Wednesday, 27 April 2016


Aged 14, I no longer soiled
myself, but the feelings of
shame from my childhood
habit remained.
As I said in my previous post Why I Pooed My Pants, when I was a child I thought I was the only school aged boy in the world who dirtied his pants. This belief stayed with me for a long time after I stopped soiling as I never heard of any other child who did this and it was something that was never mentioned on TV.

This changed when I happened by chance to see a letter in the problem pages of a magazine which began, ‘my son would be a very nice boy but for one thing. He can't be made not to dirty his pants.’ I couldn't believe it, reading the whole of the letter I could have been reading about myself! The advice given was terrible, suggesting they make the boy wear the same soiled pants day after day, but suddenly I realised I might not have been alone.

I started looking at problem pages more regularly, seeing if there were other children who had similar problems and soon came acr
oss a 6 year old girl who had had a bout of illness and ‘ever since then she's messed her knickers’ and a 5 year old boy who hated pooing in the toilet and ‘often soils his pants.’ These were all fairly young children, but then I read a letter from a concerned Mum whose 11 year old daughter regularly soiled herself and ‘when I ask her why she does it she says she doesn't know.’  Like me she had some days when she didn't have accidents and others when she did full bowel movements in her pants. I imagine most readers would condemn her as a lazy child who needed a good talking to and a firm hand, but I felt sorry for her, knowing exactly what she was going through. It was almost like I had found a kindred spirit for my younger self.

Of course, I still wasn't proud of what I had done in my pants as a child or what I'd put my parents through, but at last I started to feel that I wasn't a freak, especially when I discovered that the condition had a name: encopresis.  It was an important first step to confronting my past.

Having come across these examples of children who also soiled their pants like I had, I still felt that it was something which very, very few children suffered from, as I had never come across any parents personally who said that their child had this problem or been in the company of an older child who had an accident.
Soiling can be a devastating problem for
any child and their parents. (c)

And then the internet came along and I discovered just how widespread the problem was. So many children having soiling problems, some of them much worse than me, having accidents every day, sometimes several times a day. Children who were still having problems into their teens or even older, and who were having accidents at school or round the houses of their friends or at family gatherings. I felt so sorry for them, it must be so dreadful to stink of poo around your family or peers, and for their parents who were in some cases at the point of despair, unable to understand why their child couldn't just use the toilet like everybody else.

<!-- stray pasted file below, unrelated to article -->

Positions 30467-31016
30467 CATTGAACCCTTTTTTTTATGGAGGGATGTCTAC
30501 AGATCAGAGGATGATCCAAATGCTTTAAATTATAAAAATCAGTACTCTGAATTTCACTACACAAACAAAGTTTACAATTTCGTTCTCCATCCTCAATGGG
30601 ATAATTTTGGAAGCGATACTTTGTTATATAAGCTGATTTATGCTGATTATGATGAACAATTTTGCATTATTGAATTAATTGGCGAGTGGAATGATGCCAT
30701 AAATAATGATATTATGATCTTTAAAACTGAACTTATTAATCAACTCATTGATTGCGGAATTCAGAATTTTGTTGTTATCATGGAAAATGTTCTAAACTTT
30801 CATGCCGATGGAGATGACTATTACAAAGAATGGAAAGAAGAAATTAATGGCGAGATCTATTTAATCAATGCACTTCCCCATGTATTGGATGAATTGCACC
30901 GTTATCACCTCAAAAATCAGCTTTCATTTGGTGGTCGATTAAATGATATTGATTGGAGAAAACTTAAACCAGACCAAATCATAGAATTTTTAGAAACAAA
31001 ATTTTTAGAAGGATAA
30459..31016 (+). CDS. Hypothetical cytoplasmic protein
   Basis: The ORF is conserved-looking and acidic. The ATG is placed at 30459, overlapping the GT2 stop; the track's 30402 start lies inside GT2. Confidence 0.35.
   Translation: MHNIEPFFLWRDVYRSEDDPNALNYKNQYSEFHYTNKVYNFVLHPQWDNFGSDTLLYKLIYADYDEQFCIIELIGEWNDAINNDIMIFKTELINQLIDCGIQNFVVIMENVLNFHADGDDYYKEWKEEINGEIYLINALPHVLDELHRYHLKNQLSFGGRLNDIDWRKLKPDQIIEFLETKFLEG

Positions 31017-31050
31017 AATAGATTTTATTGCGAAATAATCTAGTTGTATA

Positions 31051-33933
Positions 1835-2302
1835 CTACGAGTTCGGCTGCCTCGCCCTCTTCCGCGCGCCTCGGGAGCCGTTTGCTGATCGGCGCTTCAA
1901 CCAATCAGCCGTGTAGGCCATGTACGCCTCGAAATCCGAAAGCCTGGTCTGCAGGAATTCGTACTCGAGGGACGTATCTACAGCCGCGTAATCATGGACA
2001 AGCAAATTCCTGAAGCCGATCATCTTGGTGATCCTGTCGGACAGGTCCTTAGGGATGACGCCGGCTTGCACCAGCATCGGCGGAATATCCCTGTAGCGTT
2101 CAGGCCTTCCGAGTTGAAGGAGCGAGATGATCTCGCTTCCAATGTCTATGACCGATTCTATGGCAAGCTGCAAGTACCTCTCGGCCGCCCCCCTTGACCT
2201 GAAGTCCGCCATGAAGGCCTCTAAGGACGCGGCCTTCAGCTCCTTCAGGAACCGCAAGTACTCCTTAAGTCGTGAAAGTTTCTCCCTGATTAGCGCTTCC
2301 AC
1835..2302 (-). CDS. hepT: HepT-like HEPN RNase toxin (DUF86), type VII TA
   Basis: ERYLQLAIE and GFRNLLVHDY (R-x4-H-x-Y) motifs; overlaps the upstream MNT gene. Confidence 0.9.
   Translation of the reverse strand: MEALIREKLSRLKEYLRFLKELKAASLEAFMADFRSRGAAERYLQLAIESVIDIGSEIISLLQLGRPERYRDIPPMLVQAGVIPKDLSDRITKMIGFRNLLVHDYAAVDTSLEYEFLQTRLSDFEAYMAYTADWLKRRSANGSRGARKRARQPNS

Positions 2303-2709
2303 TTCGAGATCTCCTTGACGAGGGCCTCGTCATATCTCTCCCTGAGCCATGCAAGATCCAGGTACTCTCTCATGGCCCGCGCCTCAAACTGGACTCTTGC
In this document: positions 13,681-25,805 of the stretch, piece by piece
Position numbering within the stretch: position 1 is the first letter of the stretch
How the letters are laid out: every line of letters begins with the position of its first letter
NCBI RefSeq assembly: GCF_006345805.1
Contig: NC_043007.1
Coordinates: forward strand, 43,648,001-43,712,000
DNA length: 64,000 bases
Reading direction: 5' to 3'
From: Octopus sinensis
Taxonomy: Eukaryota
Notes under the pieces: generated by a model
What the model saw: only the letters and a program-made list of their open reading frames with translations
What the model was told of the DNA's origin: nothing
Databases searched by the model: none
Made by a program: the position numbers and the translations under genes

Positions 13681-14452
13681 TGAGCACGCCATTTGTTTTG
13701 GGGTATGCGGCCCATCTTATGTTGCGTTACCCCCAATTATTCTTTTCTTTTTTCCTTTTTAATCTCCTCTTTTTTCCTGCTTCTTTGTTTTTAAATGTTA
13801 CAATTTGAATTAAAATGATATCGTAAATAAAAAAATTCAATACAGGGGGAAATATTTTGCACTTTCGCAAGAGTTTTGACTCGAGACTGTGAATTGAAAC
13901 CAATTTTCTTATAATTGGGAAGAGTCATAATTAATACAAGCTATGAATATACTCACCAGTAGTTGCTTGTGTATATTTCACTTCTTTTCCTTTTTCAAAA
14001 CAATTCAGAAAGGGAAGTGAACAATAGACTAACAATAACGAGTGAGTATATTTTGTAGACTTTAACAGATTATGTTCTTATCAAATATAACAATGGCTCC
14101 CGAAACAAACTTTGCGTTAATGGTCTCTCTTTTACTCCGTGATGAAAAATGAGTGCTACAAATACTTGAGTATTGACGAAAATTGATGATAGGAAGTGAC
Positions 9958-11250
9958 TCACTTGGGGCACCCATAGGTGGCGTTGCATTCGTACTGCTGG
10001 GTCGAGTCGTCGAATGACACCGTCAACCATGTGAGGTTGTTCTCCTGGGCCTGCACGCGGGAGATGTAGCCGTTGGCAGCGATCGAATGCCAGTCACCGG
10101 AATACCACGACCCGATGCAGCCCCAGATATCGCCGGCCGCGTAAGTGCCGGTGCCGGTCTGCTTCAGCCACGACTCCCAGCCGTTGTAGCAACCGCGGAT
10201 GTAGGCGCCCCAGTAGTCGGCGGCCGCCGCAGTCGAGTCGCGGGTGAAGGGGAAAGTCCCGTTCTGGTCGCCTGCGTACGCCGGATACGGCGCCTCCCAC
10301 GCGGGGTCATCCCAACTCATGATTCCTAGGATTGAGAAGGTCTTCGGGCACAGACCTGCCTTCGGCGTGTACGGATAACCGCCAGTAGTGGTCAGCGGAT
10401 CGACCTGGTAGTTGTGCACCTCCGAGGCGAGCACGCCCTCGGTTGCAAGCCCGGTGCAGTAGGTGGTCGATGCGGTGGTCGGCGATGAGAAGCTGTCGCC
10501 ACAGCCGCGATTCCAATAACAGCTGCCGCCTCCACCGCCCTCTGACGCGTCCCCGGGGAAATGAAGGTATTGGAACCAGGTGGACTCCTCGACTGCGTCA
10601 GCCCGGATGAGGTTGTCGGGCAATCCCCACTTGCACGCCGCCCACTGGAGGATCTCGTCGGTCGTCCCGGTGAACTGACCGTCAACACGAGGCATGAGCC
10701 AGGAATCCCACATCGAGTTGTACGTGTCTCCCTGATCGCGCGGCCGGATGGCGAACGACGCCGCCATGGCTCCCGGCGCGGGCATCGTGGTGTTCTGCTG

While I will probably never lose the guilt about how many times my mother had to clean me up and the heartache I put her through, I no longer feel disgusted about soiling myself. It may have started through laziness but it was never deliberate and eventually I was able to overcome it. I only hope that other children can do the same.

For a blog about soiling from the point of view of a parent, why not visit Extended Potty Training, written by a mother whose son was still wetting and soiling his pants when he was five, in spite of more than two years of trying to potty train him, and was eventually diagnosed with encopresis.


  1. God bless you sir!!!
    My son, who was fully potty trained at 2.5 years, started spoiling his pants at age five. I had no idea why and he would sit on the potty and try when I told him to, but nothing would ever happen there. I put him back in pull ups until he was too big for them, and made him scrub his own underwear then, thinking that would motivate him to poop on the toilet. Both his father and my brother had pooped their pants as boys and they both grew out of it, so I thought he would too. At age nine a doctor told us he might have encoprisis, but they just sent us to a physologist, they never told us about the extended colon or how to treat the physical aspect. I stopped making him clean his underwear, actually would just constantly buy them to replace the soiled ones (Fruit of the Loom has made alot of money off me;)